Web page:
JAWS Topic: MLA Format in Word

Getting Started

This guide is based off the recommendations from the Purdue Online Writing Lab (OWL). Please feel free to consult the Purdue OWL: MLA General Format Guide.

What is MLA?

According to Purdue OWL, Modern Language Association (MLA) is a paper writing style that, “…is most commonly used to write papers and cite sources within the liberal arts and humanities.” So, basically MLA is just a set of formatting recommendations. To move our documents into MLA format, we’ll need to change line and paragraph spacing, edit font and font size, add page headings and page numbers, and follow a number of other style parameters.

MLA Format

Below we’ll look at all the recommendations from Purdue OWL and see how we might go about enacting them with JAWS.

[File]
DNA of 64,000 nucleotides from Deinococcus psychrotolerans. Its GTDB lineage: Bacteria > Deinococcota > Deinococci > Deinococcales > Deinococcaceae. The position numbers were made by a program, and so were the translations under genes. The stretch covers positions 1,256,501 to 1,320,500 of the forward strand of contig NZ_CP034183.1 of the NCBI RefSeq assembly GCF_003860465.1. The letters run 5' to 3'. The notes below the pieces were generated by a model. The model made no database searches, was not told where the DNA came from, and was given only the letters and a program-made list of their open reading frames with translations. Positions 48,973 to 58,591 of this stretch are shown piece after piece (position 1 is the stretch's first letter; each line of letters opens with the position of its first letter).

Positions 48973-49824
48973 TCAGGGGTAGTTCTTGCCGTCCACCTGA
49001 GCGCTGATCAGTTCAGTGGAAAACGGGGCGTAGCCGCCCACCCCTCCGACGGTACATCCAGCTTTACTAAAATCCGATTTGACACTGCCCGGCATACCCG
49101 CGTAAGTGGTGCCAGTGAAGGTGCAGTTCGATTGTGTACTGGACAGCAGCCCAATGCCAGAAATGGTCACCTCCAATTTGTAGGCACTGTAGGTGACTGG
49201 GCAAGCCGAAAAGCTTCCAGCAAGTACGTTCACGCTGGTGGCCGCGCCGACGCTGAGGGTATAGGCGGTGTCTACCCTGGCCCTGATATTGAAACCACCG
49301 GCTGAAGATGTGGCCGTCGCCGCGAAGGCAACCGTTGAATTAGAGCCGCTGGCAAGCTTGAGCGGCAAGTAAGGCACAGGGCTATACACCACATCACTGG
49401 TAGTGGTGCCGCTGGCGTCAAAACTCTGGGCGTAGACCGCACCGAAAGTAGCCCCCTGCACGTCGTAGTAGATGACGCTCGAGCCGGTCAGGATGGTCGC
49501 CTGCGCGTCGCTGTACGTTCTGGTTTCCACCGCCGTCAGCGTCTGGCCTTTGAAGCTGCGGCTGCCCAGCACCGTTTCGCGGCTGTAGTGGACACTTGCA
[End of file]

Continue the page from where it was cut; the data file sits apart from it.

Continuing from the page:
Type your paper on a computer and print it out on standard, white 8.5 x 11-inch paper

Unless you’ve been printing envelopes or on legal paper recently, we can likely add this on into the complete pile.

Double-space the text of your paper

So, there are actually two settings here – space between lines and space between paragraphs. To change the line spacing, select all the text in your paper with Ctrl + A and use the command Ctrl + 2 to set the line spacing to Double. At the moment (assuming you’re using the default template in Word), the spaces between paragraphs are greater than the spaces between lines. We want to change that. Select all your text and press the context key (or Shift + F10). On the context menu, select Paragraph. Use tab to move through the Paragraph dialog. In the Spacing section, set After: to 0.

Use a legible font

Select all your text and press Ctrl + D to open the Font menu. Use the up and down arrow keys to set the font. Use tab to navigate this menu. Times New Roman is usually a good bet when working in MLA format.